Ryan Reynolds in Deadpool 2

Movie Review: Deadpool 2 (2018) *Mixed Bag of Maximum Effort*

Ryan Reynolds in Deadpool 2
I think it’s fair to say that rarely has a film’s cast and crew been happier to make a sequel than Deadpool 2’sDeadpool was a giant surprise in 2016.  Surprising in that it ever happened period, and that what we got was so good.  Deadpool 2 gleefully jumps back into the Merc With a Mouth’s world, but the results this time are hit and miss.  Overall, it hits a lot more than it misses, and if you liked the first film, you’ll like the sequel.  It is, however, like a lot of sequels, a bag of diminishing returns.  Going to get a bit spoilery below so warnings all around.
Ryan Reynolds in Deadpool 2
The biggest problem with Deadpool 2 is that the film lacks the heart of the original.  Deadpool, under all the R-Rated shenanigans, is a weirdly sweet love story between Wade (Ryan Reynolds) and Vanessa (Morena Baccarin).  Deadpool 2’s decision to kill Vanessa early in the sequel leaves Wade anchorless and the meandering plot follows his lack of connection to humanity.  First he goes through an admittedly darkly hilarious series of attempts to off himself (which is the downside of having a Wolverine-level healing factor).  He tries, with disastrous results to be an X-Man.  He forms his own team of morally ambiguous mutants, X-Force, to try to stop time-traveling Cable (Josh Brolin) from killing a child before he can grow to be a monster.  It’s a lot of stuff to jam into one film and the whole conceit could have worked, but it’s just not plotted very well.  I think the biggest mistake was to make Vanessa’s killers really just random punks that Wade reduced to component parts in less than two minutes.  There’s no real villain in Deadpool 2 though some big mutant baddies like Black Tom Cassidy and Juggernaut are trotted out, none of them establish the personal vengeful wrath that Ajax did in the first film.  There’s no real righteous target to fire Wade’s death machine at, and Deadpool is a character that can get unsympathetic pretty fast if he’s not couched in the right terms.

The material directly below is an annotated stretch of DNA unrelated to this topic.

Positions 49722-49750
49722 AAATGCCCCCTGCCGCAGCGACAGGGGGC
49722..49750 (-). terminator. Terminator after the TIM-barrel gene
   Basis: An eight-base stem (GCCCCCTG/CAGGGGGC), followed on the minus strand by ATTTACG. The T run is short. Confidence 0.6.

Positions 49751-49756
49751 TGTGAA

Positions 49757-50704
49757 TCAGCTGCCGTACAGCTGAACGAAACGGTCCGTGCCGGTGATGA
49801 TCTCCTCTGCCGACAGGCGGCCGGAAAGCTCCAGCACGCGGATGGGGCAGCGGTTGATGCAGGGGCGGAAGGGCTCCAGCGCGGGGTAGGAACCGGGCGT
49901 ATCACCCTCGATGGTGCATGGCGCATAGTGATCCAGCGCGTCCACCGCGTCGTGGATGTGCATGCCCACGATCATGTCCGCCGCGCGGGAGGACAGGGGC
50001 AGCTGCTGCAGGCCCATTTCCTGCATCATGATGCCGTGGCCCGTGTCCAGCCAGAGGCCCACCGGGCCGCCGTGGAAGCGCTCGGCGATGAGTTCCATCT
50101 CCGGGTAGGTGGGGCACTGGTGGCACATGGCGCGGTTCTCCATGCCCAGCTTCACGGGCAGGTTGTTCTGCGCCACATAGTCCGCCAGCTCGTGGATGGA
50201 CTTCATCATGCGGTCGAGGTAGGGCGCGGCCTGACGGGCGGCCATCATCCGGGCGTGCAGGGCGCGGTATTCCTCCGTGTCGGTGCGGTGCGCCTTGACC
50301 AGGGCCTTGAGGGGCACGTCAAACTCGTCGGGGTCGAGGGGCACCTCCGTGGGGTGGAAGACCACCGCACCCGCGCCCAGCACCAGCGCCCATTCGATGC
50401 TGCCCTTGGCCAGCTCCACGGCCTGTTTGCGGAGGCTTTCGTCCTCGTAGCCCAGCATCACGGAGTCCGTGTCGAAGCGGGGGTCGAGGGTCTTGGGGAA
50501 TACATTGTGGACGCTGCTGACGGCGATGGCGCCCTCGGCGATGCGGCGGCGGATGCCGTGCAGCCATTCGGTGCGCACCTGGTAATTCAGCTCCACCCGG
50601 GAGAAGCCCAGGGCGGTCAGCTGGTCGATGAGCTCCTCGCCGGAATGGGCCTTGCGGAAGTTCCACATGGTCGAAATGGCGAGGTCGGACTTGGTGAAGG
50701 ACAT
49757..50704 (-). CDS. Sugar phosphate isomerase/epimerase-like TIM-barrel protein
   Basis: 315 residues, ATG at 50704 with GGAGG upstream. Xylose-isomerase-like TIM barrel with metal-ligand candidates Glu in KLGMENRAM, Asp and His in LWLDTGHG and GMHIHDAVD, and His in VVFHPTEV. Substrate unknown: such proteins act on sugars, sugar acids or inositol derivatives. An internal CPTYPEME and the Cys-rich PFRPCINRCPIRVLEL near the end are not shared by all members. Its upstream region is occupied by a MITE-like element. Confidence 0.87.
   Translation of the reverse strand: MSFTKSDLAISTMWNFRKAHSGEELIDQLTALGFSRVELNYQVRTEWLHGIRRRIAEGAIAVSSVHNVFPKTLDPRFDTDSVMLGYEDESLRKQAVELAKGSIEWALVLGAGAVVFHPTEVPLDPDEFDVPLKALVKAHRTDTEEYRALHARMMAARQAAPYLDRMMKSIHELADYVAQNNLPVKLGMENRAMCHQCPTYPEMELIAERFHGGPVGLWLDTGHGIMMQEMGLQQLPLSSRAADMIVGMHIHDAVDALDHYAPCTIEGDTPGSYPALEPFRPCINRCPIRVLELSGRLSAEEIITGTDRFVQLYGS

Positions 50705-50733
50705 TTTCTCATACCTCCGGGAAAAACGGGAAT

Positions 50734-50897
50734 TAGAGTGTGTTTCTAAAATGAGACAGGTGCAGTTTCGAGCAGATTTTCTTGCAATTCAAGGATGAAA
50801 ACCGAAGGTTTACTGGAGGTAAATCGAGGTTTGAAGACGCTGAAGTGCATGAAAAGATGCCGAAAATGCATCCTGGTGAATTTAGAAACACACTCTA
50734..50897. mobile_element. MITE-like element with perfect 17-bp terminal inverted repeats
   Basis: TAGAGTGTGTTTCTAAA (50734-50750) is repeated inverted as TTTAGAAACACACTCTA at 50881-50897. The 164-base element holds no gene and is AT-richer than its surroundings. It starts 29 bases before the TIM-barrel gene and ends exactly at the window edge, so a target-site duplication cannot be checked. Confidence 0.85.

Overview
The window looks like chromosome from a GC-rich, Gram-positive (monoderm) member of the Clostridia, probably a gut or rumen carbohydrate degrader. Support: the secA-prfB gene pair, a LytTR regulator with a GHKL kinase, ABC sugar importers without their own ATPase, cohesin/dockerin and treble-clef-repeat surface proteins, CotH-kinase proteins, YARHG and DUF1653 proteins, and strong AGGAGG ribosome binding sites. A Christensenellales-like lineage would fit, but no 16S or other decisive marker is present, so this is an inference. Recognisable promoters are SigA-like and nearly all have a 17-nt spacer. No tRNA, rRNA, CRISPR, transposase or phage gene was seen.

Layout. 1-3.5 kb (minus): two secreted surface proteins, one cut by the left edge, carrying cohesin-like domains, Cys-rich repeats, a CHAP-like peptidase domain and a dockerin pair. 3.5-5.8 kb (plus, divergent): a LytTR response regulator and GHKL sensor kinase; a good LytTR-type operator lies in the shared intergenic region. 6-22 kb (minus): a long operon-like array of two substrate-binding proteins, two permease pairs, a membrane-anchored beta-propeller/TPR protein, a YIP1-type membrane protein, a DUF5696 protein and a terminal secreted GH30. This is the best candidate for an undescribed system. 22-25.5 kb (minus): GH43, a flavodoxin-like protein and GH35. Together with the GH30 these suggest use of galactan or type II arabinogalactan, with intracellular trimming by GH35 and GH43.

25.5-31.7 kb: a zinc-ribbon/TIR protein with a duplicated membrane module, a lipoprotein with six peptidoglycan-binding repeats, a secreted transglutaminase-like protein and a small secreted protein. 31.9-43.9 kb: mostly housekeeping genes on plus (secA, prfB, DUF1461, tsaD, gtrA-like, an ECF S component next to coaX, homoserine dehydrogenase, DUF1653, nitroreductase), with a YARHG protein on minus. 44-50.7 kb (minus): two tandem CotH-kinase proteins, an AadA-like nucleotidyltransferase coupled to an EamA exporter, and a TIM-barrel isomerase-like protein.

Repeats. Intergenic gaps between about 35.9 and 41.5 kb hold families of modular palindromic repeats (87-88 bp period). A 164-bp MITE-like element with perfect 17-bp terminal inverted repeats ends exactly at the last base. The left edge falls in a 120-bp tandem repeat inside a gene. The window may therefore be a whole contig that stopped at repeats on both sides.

Ryan Reynolds in Deadpool 2

Deadpool is famous for breaking the fourth wall.  In the comics, he’s a comic book character who is aware he’s a comic book character and is constantly making in-jokes about comics and talking to the reader.  The first movie established that Deadpool is a movie character who knows he’s a movie character and talks to the audience about it from time to time.  In the sequel, DP has a LOT to say to the audience, especially about comic book movies making jokes about Batman vs. Superman, the entire DCEU, Winter Soldier, Black Widow, Infinity War, Logan, etc.  He talks to the audience…a lot.  That’s fine in moderation, but if you go to that well too much the movie ceases to become a movie and is more like a series of sketches.  Some work, some don’t, some are just the lazy writing that DP complains about three times over the course of the film.

Ryan Reynolds in Deadpool 2

The best thing that Deadpool 2 has going for it is that Ryan Reynolds was born to play Wade Wilson and is loving every single second that his impish spandex-clad self is on-screen.  Ultimately, this is what makes the movie work despite my problems with the plotting.  Deadpool 2 is absurdist fun coming at you at 1,000 mph.  The Bond-style opening credits to an original Celine Dion song?  Brilliance.  The cameos?  Astounding.  80% of the jokes?  Hysterical.  The film has some great action pieces (it gets overly ambitious with the CGI and even with an extended budget, the film is pushing its capabilities).  X-Force’s first deployment is one of the most hysterical action sequences in recent memory.  The end credits scene…maybe the greatest end credits scene of all-time fixing both X-Men Origins: Wolverine AND Green Lantern.

Josh Brolin in Deadpool 2

While I’m hard on it, Deadpool 2 is a lot of anarchic fun.  All credit goes to Ryan Reynolds for his passion for the character and willingness to do literally anything for him.  Josh Brolin’s Cable and Zazie Beetz’s Domino are great additions to the ensemble for this and future films.  While it doesn’t have the overall package the original presented, the film is still tremendously entertaining and definitely worth a trip to the theater.

8.0/10

Deadpool 2 Teaser Poster

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14 thoughts on “Movie Review: Deadpool 2 (2018) *Mixed Bag of Maximum Effort*”

  1. First one was a lightning-in-a-bottle scenario. Freshness, balanced on a wire. Like the first Ghostbusters.